Oleander

Oleander is a fictional recreation of the events leading to the 2014 death of Cooper Harris, left to die in a hot car at 22 months of age.

A lobster boat captain barely making ends meet is madly in love with his wife, an up and coming artist. We follow the unraveling of their relationship, and the desperate measures they take to win back the life they once had.

  • Pete Capo
    Director
  • Pete Capo
    Writer
  • Pete Capo
    Producer
  • Karl Jacob
    Key Cast
    Pollywogs, The Dictator
  • Film Type:
    Short
  • Runtime:
    25 minutes
  • Completion Date:
    September 30, 2015
  • Country of Origin:
    United States
  • Country of Filming:
    United States
  • Film Language:
    English
  • Shooting Format:
    RED
  • Aspect Ratio:
    2.39:1
  • Film Color:
    Color
  • First-time Filmmaker:
    No
  • Student Project:
    No
  • Sarasota Film Festival
    Sarasota, FL
    April 3, 2016
    World Premiere
  • Indiebo Film Festival
    Bogota
    Colombia
    July 15, 2016
    South American premiere
  • Indie Pasión Film Festival
    Miami, FL
    United States
    September 30, 2016
    South Florida Premiere
  • Orlando Film Festival
    Orlando
    United States
    Central Florida premiere
Director Biography - Pete Capo

Pete Capó is an award winning filmmaker from Miami, FL. Efficient storytelling filled with the emotional expressions that stem from his musical background have led his works to receive numerous accolades, including a Silver Telly for his work for Burger King. More importantly, his friend’s Mom thinks he’s a genius.

Pete grew up a musician playing drums and piano since the age of 6 and made it to the semi-finals of the Stravinsky International Piano Competition at age 9. He later became a blues guitarist playing 100’s of club dates and releasing 3 albums. When selecting a college career, he opted for film school instead of music. “There’s a very solid connection between music and the moods and rhythms one can achieve in filmmaking.” His studies at the University of Miami concluded with his thesis film being awarded an Answer Print by the faculty.

After working as a freelance editor for notable advertising agencies such as Zubi Ad, Creative On Demand and Young & Rubicam; he made the move to directing commercial and corporate work for national and international brands such as Intima Moda, ADT, Mandarin Oriental and Burger King.

His friend’s Mom may be a little out of her mind, but she’s a nice lady and he really loves her.

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Director Statement

!!!SPOILER ALERT!!!

On the news in the summer of 2014, we saw a case where a man left a child, 22-month-old Cooper Harris, in his car for an entire work day. It happens every summer. 26 that particular year. But rather than simply considering it another horrible mistake, the police found reason enough to not only convict the father of murder but suspect the mother as well. As a father of two young children myself, I thought “How can anyone intentionally do this?” What can drive a seemingly normal person to commit such a crime? I believe there is both good and evil in everyone, and given the right circumstances, evil can prevail.

I’m a fan of character driven films. Upon seeing Scorsese's Taxi Driver for the first time, I became entranced with how deep of a character study it is. We are presented with a character that makes decisions based on his own moral world. Travis Bickle kills multiple people to, in his opinion, save an underage girl from a foul life of harlotry. How we react to extreme situations is what truly defines who we are.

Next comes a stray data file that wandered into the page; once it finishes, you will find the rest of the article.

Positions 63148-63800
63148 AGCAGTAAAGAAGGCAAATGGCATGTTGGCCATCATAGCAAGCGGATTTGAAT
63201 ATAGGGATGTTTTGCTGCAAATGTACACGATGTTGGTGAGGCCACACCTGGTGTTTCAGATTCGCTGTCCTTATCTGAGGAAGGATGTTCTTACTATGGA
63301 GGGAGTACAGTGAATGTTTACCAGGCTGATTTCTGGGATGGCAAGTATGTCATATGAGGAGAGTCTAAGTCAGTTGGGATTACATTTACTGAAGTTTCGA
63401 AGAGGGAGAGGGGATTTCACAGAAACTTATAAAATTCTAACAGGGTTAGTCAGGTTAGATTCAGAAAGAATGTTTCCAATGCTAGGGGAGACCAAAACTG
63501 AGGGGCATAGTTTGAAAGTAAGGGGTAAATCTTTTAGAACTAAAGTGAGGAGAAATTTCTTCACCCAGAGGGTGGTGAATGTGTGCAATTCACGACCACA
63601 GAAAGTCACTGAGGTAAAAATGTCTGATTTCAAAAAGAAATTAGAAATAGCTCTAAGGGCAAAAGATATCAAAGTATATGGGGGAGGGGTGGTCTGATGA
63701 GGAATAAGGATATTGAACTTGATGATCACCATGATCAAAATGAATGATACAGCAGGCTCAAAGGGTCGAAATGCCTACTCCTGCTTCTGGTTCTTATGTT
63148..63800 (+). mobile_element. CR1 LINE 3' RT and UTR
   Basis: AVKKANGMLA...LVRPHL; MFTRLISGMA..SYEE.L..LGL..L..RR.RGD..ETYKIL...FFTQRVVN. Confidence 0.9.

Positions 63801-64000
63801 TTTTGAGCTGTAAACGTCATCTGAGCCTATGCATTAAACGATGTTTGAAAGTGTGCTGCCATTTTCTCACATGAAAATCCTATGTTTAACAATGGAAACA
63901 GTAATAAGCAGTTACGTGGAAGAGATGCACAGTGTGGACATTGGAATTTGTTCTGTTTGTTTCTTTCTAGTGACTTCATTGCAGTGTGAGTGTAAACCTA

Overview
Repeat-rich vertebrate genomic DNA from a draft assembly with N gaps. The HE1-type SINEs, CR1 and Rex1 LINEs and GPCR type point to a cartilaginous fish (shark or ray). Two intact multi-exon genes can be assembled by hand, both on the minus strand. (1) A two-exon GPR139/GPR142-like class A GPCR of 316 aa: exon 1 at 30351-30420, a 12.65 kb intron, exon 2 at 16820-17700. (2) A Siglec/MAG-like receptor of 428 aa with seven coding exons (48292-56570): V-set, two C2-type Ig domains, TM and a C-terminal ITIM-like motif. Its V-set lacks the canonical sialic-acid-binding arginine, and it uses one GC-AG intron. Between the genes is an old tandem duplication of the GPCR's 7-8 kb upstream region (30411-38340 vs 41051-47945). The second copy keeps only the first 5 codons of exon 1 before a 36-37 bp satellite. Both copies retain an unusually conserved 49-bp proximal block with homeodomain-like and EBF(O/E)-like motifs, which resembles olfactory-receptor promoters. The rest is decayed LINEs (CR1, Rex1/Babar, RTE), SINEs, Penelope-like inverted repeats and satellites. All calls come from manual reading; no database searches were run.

Finding the right project to work on can be a daunting task. It takes a perfect storm to make the right film. I was in the midst of writing a feature script when I saw the news of the little boy and immediately switched gears. There is a very solid opportunity in this story. Can we give a parent reason enough to commit this crime? Who do we blame?

Our film Oleander, which is loosely based on the Cooper case, does not answer these questions, but rather gives the audience evidence to support either case and in doing so keeps us involved in the film after the credits roll. Like Scorcese, I hope to explore these characters as deep as the short form allows.

Our story follows Mary and Robert and the downfall of their relationship. Mary wants to put her life back on track while Robert will do anything for the love of his wife. At its core, this is a love story; a very selfish love story.

Oleander will be a film of clues. Our narrator may not be trusted at times. I’m hoping to give the audience just enough for them to know what’s going on and eventually pass their own judgment onto the actions of our characters. Their actions will be concrete, but their motives won’t always be. Just like in the news, we never really know why some of these things happen and are only offered pathways to explore.

Technically, I believe in giving each moment what it needs. The visual style reflects this. The camera is always motivated by the characters’ moods and actions. The lighting is natural. We didn’t shoot for beautiful, we shot for reality. It’s a motto that my long time DP, Juan Carlos Sauczuk, and I have been living by in our work together. Oleander is a continuation of that. House of Cards and True Detective are two shows that can be used to describe the mood and tone we went for. It’s a conservative style of filmmaking that allows us to complement our story by building tension and creating an unsettling atmosphere.

In conclusion, Oleander is a character driven short film that will strike a conversation amongst viewers. Many will have a difference of opinion as to why the events occurred. In my opinion, this is where modern filmmaking lives, and these conversations can only carry our film forward.